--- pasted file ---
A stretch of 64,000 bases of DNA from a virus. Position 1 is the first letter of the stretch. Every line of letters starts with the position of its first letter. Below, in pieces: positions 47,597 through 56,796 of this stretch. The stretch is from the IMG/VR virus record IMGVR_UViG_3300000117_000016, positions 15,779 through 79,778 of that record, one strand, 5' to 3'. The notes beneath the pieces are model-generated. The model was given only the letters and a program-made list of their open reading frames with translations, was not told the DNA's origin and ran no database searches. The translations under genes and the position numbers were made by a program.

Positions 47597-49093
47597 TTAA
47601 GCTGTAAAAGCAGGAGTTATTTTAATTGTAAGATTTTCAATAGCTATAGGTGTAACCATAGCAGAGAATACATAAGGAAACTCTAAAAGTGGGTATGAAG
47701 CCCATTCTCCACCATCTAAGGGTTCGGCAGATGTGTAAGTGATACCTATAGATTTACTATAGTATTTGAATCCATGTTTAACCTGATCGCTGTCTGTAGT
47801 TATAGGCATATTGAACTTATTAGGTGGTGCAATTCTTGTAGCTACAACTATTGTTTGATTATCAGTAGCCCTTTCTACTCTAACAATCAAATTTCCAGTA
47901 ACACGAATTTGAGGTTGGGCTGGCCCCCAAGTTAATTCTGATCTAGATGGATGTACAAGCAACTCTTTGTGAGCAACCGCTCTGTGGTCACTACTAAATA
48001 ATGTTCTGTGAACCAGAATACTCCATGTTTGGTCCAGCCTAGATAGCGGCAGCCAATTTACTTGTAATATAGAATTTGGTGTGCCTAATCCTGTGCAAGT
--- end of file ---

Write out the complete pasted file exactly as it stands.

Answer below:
A stretch of 64,000 bases of DNA from a virus. Position 1 is the first letter of the stretch. Every line of letters starts with the position of its first letter. Below, in pieces: positions 47,597 through 56,796 of this stretch. The stretch is from the IMG/VR virus record IMGVR_UViG_3300000117_000016, positions 15,779 through 79,778 of that record, one strand, 5' to 3'. The notes beneath the pieces are model-generated. The model was given only the letters and a program-made list of their open reading frames with translations, was not told the DNA's origin and ran no database searches. The translations under genes and the position numbers were made by a program.

Positions 47597-49093
47597 TTAA
47601 GCTGTAAAAGCAGGAGTTATTTTAATTGTAAGATTTTCAATAGCTATAGGTGTAACCATAGCAGAGAATACATAAGGAAACTCTAAAAGTGGGTATGAAG
47701 CCCATTCTCCACCATCTAAGGGTTCGGCAGATGTGTAAGTGATACCTATAGATTTACTATAGTATTTGAATCCATGTTTAACCTGATCGCTGTCTGTAGT
47801 TATAGGCATATTGAACTTATTAGGTGGTGCAATTCTTGTAGCTACAACTATTGTTTGATTATCAGTAGCCCTTTCTACTCTAACAATCAAATTTCCAGTA
47901 ACACGAATTTGAGGTTGGGCTGGCCCCCAAGTTAATTCTGATCTAGATGGATGTACAAGCAACTCTTTGTGAGCAACCGCTCTGTGGTCACTACTAAATA
48001 ATGTTCTGTGAACCAGAATACTCCATGTTTGGTCCAGCCTAGATAGCGGCAGCCAATTTACTTGTAATATAGAATTTGGTGTGCCTAATCCTGTGCAAGT